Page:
It’s no secret that Canada’s tech industry is booming now more than ever.
And when Amazon announced it would be looking for a city to build its new headquarters, Canadian cities jumped at the opportunity. From Toronto to Vancouver, bids will be presented to the major tech company in hopes of Canada becoming home for HQ2.
With the influx of successful startups, this is an achievable goal for Canada. And now, American tech talent are noticing the expanding industry north of their border.
According to new research from Indeed economist Daniel Culbertson, when US job seekers search in a foreign market, about 12% of their clicks are to Canadian jobs. In fact, Canadian postings account for almost 30% of all US job seeker’s clicks on tech postings outside the US in the six months ending May 2017, which is up from 23% in the same period the previous year.
In his report, Culbertson also showed the trends lines showing spikes in searches during the US election in November 206, and again during Inauguration day earlier this year.
“Many commentators chalked up this initial reaction to momentary panic. Nevertheless, a few months to think it over didn’t alleviate many concerns,” he said in the report. “The greater size of the tech spikes compared with the spikes for all workers shows how strong the reaction of tech talent to the current administration has been.”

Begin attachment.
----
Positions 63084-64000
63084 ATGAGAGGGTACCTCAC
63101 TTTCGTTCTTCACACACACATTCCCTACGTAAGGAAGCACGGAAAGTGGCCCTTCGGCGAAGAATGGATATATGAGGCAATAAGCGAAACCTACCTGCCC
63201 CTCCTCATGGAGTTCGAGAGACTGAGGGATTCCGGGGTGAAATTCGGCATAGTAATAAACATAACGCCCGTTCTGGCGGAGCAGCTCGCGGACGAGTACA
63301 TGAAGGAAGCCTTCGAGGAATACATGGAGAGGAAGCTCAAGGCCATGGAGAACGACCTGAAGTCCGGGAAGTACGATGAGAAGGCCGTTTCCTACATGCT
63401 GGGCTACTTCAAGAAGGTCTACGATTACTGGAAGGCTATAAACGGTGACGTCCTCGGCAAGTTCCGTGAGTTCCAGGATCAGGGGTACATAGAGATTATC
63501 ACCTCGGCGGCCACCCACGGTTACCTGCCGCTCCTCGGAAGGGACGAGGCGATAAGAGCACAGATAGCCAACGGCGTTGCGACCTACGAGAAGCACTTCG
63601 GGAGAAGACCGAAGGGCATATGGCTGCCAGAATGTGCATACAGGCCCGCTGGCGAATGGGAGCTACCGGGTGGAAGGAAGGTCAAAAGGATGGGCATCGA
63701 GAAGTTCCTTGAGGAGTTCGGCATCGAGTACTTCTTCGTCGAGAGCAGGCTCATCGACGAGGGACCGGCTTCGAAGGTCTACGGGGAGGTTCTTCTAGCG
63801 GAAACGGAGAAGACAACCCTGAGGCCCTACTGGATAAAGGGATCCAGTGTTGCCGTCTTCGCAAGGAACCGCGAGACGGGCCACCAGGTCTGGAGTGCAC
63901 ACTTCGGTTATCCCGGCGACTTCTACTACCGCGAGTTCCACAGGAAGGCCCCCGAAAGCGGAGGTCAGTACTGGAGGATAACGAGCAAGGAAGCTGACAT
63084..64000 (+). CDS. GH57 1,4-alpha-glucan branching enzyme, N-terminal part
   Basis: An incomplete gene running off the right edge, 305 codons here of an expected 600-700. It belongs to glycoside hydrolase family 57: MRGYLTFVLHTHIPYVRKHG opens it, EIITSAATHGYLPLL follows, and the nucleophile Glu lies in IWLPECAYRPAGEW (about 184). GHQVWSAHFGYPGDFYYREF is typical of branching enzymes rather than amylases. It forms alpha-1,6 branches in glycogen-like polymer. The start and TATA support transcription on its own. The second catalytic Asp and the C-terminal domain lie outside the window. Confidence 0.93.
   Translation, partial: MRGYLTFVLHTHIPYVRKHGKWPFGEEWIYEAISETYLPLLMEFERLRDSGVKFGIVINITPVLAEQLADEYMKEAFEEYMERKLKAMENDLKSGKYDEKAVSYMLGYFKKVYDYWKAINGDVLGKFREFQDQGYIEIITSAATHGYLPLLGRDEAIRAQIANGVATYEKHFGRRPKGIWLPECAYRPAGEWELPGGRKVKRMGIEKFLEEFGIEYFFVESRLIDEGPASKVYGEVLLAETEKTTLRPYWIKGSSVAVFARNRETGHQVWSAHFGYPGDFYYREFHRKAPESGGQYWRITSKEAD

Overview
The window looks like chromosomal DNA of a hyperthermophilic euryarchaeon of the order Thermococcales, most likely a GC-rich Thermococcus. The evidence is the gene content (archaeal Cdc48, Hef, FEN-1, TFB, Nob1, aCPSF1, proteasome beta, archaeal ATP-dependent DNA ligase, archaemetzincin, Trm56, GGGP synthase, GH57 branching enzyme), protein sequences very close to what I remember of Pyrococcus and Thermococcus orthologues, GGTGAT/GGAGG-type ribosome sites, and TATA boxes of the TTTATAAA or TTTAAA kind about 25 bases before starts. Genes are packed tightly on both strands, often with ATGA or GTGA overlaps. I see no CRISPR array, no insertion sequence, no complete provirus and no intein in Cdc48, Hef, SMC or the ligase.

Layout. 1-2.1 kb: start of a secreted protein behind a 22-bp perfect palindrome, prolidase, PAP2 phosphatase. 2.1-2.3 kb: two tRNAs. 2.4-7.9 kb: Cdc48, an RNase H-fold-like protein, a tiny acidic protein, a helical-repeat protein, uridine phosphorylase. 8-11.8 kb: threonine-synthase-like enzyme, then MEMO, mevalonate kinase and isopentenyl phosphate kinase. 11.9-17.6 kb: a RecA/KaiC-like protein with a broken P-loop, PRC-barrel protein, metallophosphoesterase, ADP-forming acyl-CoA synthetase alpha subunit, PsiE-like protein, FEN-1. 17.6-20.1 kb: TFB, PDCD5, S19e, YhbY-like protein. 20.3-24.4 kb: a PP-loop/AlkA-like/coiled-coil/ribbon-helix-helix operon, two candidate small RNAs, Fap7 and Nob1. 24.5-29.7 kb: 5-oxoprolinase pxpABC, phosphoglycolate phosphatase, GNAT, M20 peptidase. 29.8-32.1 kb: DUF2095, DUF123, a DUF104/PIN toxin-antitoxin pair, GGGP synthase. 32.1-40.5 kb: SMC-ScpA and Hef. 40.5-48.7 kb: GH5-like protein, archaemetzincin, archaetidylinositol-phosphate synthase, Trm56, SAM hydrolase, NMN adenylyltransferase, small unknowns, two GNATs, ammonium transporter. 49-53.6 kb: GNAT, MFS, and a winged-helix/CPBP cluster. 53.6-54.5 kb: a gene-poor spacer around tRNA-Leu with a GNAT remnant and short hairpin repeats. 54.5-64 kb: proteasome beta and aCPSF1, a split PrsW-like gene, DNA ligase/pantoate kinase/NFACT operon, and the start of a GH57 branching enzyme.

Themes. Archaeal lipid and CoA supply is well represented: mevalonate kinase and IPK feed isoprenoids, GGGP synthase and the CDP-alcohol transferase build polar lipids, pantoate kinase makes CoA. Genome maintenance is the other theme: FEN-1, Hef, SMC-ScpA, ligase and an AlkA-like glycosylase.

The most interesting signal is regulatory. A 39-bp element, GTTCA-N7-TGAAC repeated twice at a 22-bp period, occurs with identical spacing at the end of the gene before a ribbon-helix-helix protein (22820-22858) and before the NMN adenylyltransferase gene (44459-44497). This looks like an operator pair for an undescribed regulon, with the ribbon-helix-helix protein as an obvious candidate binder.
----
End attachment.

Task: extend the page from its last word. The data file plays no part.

As for where the US job seekers are looking, Toronto seems to be the most appealing city, accounting for 46% of clicks on Canadian tech jobs. Vancouver comes in a distant second at 15% and Montreal is third at 7%.
When looking for Canadian jobs, US workers are searching for software engineer, java developer, and development operations engineer positions the most. The report indicates that the Canadian market is attracting seasoned workers who are looking for senior positions.
But despite the stats, how Canada capitalizes on the interest from US tech workers remains to be seen, according to Culbertson.
“Regardless, Canada’s tech industry is poised to expand in coming years,” he said. “An influx of talent or investments from major tech companies like Amazon would simply be more wind in the sails for an industry already on the right course.”